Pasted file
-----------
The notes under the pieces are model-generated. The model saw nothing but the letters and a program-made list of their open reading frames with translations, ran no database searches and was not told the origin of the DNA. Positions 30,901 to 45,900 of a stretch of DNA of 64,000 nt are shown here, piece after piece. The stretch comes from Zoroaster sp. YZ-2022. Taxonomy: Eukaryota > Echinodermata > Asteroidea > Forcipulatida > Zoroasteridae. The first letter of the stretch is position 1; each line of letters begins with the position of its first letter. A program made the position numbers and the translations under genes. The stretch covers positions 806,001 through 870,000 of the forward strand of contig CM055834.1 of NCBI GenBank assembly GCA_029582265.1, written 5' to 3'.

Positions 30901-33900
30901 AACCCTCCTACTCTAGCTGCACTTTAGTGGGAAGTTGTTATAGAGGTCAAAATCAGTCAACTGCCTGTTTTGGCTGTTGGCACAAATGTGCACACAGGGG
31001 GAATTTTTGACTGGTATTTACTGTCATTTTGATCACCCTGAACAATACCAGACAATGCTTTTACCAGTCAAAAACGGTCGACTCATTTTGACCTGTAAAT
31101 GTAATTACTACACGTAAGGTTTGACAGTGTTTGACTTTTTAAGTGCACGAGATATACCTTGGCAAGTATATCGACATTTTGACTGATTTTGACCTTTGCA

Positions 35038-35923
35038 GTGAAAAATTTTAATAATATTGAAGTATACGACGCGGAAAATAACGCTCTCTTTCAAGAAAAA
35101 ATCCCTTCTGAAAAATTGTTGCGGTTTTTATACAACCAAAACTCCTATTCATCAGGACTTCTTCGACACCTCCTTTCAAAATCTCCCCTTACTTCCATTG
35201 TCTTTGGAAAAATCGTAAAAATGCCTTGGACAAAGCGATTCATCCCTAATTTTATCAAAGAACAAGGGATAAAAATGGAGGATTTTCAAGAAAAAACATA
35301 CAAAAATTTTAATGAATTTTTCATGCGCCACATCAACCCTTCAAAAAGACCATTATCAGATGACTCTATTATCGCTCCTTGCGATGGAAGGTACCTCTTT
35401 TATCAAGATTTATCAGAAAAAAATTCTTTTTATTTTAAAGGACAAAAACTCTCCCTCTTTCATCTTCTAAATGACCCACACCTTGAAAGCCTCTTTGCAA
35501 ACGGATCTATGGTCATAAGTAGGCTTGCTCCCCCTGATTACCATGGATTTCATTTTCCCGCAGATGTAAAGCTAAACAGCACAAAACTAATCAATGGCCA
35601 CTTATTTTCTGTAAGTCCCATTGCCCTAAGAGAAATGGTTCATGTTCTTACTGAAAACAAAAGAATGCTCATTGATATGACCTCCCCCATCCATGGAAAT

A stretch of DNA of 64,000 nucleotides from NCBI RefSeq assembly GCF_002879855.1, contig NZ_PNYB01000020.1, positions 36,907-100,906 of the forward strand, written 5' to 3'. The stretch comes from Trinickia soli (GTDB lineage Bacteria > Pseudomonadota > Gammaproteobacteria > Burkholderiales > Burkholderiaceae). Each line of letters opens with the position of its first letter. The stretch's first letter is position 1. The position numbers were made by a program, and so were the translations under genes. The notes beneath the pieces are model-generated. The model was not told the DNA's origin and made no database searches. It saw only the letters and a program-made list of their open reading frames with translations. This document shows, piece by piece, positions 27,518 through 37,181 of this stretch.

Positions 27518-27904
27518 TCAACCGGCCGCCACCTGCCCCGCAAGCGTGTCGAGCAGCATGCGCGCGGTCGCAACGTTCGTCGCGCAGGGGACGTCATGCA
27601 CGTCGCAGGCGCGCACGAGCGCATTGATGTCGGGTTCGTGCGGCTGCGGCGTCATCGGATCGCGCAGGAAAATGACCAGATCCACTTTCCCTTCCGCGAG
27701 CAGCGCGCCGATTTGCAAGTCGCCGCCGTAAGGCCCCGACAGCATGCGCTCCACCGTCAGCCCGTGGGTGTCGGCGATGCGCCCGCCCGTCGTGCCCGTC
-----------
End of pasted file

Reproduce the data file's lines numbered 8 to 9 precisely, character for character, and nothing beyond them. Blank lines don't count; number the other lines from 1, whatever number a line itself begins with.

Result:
35101 ATCCCTTCTGAAAAATTGTTGCGGTTTTTATACAACCAAAACTCCTATTCATCAGGACTTCTTCGACACCTCCTTTCAAAATCTCCCCTTACTTCCATTG
35201 TCTTTGGAAAAATCGTAAAAATGCCTTGGACAAAGCGATTCATCCCTAATTTTATCAAAGAACAAGGGATAAAAATGGAGGATTTTCAAGAAAAAACATA